College – Issue 38

ISSUE 38 Contents

Prize-giving

Culture

College Dux

04 06 08 09 13 15

And the beat goes on High School Musical 2 

65 66

All-round excellence

2020 University Scholarships 

Sport

Prize-giving 2019

Sportsmen of the Year

Great form for summer sport

68 75

Senior prize-giving

Weather plays havoc, but fellowship wins

Academic

Virtues

Head and Deputy Head Prefects 2020 “ Live reporting ” aids communication NZQA Scholarship Awards for 2019

17 20 21 21 22

A new waiata, a taonga for all

78 80 81

Open your heart In the beginning ...

2019 NCEA Results

The thrill of learning for learning’s sake

Heritage

Boarding

It’s all in the Head Prefect’s Book Sharing wisdom and experience

82 83 84

A drive for improvement 2020 Head of Boarding

24 26

The Christ’s College Rifles

News & Events

Community & Service

The College Project – Podcasts for our community 88 Farewell Justine Nicholl 91 A rising star 92 A warm welcome to ... 93

A life-changing experience College in the community

29 32

Internationalism

Development

Leeches and weight loss in Borneo

34 40 44 47 48 49 50 52

Internationalism in action

Your support makes a real difference

94 95 97 98

Join hands to work for “ Sarvodaya ” 

An enduring gift

Sharing their skills The right choice A tactical exchange

Upper West

Important partnerships

Tonbridge entices Hugh and Tim

The Quadrangle

Say it with a smile

From the President

100 102 104 105 106 108 108 109 112 114 114

Character, Wellbeing & Positive Education

More inspirational Old Boys

CCOBA in good hands and good heart

Getting the right advice and information

54 56 57 59 60

A life transformed A master in his place The ultimate milestone A gift to treasure Reunion reports Community events

Those one-on-ones ...

The triumvirate of good health Guidance, motivation and support A journey of growth and discovery

What's on – CCOBA 2020/2021 Calendar

Deaths

GARTH WYNNE From our Executive Principal

This edition of College arrives on your doorstep at a time when our community is navigating its way through the Covid-19 pandemic. In the constraints of remote learning, College has fallen upon those traditions, structures and relationships reflected in the stories herein. Unfortunately, almost all aspects of our co-curricular programme have been compromised, but our classrooms and Houses have kept connected through learning to learn and celebrate our spirit in new and different ways. This is only possible because our relationships are ones of trust and reliability built on the commitment of all and woven through the fabric of College experience. The flexibility and adaptability of our boys and the staff who serve them has been a wonder to behold and I am so proud of the manner in which our community has helped and supported each other at this time.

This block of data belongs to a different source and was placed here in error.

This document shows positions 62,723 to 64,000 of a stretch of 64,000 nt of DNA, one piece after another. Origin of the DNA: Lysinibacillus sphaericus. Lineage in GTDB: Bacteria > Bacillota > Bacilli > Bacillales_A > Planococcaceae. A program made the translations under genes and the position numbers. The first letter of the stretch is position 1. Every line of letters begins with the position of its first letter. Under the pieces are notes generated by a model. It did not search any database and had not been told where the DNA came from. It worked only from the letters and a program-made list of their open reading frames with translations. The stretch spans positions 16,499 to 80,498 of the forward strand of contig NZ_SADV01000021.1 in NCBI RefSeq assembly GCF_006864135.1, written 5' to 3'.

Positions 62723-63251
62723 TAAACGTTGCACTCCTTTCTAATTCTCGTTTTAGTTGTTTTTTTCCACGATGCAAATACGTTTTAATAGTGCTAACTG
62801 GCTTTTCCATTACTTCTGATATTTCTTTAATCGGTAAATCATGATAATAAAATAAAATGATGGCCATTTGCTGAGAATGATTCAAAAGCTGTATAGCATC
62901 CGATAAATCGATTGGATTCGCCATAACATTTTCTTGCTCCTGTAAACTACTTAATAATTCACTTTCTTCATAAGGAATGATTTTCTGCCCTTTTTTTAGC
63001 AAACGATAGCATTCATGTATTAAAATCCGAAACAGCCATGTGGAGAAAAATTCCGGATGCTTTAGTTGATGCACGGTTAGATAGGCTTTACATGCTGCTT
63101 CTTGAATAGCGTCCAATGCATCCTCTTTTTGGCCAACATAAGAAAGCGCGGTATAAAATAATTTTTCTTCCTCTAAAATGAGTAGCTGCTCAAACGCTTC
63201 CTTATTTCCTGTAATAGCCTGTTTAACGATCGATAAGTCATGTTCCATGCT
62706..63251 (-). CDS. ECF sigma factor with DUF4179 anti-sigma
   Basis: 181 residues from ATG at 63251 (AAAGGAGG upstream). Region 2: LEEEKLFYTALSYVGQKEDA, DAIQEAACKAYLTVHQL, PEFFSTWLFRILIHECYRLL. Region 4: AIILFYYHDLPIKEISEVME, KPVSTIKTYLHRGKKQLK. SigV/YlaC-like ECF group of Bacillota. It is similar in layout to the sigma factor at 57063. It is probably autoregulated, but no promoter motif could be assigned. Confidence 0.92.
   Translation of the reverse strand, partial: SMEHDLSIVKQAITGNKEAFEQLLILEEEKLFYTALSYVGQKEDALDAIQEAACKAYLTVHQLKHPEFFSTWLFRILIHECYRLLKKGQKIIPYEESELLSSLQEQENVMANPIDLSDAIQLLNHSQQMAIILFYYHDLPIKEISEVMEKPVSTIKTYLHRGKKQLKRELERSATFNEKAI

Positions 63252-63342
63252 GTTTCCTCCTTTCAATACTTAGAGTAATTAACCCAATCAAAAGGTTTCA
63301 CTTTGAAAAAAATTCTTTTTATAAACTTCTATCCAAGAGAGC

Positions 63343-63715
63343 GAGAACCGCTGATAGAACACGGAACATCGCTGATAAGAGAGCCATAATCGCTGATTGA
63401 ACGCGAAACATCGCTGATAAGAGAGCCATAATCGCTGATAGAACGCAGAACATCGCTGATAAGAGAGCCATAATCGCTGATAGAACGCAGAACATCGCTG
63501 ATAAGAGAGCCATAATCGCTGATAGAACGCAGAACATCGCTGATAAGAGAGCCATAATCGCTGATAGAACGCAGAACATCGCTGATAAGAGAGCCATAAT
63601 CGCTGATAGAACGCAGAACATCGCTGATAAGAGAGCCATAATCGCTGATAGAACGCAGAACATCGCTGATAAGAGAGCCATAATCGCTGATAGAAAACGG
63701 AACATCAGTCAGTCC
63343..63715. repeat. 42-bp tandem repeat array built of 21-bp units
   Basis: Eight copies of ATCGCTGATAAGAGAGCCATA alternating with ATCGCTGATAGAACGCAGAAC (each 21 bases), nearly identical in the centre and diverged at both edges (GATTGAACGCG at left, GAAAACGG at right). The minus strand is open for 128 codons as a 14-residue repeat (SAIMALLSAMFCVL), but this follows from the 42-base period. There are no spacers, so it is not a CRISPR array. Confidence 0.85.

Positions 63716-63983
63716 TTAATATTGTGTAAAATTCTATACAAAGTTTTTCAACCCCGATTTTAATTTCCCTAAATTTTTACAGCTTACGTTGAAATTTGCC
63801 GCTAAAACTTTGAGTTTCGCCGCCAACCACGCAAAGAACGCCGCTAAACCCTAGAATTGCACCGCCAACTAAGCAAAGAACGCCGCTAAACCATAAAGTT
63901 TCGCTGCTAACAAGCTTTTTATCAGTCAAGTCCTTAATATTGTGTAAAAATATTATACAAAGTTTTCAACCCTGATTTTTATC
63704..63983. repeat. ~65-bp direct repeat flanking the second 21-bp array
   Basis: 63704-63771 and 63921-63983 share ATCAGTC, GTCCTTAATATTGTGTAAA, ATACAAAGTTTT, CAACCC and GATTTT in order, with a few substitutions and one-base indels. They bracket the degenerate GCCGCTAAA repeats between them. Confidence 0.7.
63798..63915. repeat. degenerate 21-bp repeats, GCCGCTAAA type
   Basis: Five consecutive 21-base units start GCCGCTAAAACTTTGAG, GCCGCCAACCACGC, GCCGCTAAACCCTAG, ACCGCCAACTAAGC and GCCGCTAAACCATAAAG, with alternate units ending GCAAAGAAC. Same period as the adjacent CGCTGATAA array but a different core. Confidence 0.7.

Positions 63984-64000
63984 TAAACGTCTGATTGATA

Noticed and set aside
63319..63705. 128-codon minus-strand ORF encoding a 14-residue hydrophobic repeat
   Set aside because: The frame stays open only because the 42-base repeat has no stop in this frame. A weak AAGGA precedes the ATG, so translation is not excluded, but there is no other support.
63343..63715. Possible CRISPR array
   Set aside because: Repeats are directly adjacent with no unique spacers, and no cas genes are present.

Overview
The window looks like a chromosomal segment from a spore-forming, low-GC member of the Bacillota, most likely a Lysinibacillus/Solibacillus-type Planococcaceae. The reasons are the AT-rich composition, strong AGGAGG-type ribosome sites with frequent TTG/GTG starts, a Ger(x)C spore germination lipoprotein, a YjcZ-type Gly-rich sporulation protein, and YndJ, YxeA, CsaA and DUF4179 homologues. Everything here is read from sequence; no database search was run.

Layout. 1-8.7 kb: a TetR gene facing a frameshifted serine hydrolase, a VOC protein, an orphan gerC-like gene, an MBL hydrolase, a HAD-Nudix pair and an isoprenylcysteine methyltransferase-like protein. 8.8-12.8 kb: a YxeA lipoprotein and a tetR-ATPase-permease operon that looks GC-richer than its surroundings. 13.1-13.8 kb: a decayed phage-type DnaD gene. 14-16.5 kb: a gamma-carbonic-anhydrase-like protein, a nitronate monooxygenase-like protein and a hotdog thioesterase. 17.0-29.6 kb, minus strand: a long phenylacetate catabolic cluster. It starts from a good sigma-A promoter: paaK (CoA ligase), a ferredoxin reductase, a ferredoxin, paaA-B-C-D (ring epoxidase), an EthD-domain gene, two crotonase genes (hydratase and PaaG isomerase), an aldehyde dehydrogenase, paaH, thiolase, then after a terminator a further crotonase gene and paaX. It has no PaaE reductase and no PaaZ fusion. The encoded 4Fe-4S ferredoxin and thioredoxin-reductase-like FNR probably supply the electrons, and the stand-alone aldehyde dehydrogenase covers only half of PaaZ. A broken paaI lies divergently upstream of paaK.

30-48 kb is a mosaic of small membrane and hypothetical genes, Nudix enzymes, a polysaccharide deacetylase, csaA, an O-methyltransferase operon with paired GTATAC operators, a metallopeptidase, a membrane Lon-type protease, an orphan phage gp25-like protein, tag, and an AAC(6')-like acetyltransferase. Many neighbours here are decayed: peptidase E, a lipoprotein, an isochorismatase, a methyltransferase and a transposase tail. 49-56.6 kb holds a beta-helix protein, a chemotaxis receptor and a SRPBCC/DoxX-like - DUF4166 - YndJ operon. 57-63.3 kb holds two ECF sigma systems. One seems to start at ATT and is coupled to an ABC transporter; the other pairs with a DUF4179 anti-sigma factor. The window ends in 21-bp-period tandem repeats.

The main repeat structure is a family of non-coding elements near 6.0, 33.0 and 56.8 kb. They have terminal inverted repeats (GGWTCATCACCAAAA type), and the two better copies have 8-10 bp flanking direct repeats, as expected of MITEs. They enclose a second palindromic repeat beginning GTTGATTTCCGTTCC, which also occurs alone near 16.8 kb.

I see the way ahead for College as being enhanced by this extraordinary experience. Times such as this help us reflect on that which we value. Leadership in a time of crisis is an invitation to collective action – and the collective action of all associated with College has been an inspiration to me. I know we will be the richer for this experience, as our own needs as individuals have been somewhat compromised for the collective good. A lesson from the Gospels for a good life … live always conscious of and acting to support the needs of others.

Like you, I know we will return to a more “normal” state, that which is celebrated here in a pre-Covid College.

Garth Wynne Christ’s College Executive Principal

Christ’s College Magazine Issue 38, Summer 2020

Director of Advancement: Claire Sparks +64 3 364 6803 csparks@christscollege.com

College Magazine Writers: Jocelyn Johnstone jcjohnstone@christscollege.com Catherine Hurley churley@christscollege.com Graphic Designer: Melissa Hogan +64 3 364 8655 mhogan@christscollege.com

Change of Address: Admissions Registrar

Sarah Fechney +64 3 364 6836 registrar@christscollege.com

Printing : Caxton

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MAX SURVEYOR College Dux 2019

Diligence pays off, as Max Surveyor has proven. The 18-year-old “set lofty goals” for himself throughout his five years at College and, in 2019, accelerated his studies, resulting in him being named winner of the Wacher Prize for Academic Head of School.

week before College opened for the year in 2015. He quickly settled into Condell’s House and the camaraderie from the outset set the tone for a happy time at College. “The things the older boys did with us were so cool, and now that I’m in Year 13 the roles have been reversed. I think the camaraderie that occurs in the House system is pretty unique to this school.” Max made good friends both in class and in the House. He was in the 1st XI football team in Years 11 and 12, and in 2019, preferring to concentrate on his academic pursuits, he played for the 2nd XI. In 2019 he participated in debating and joined the school’s Character & Leadership Committee, helping with the Emerging Leaders Conference for Year 12 students from schools across the Canterbury region. He has also taken part in extra academic activities outside College, including being a member of the New Zealand team that came 3rd in the world at the International Economics Olympiad in St Petersburg, Russia, and winning the New Zealand Economics Competition. Max finds preparation for such endeavours a pleasure. “I do love my study,” he says. He has found it suits him best to study in the morning before school starts.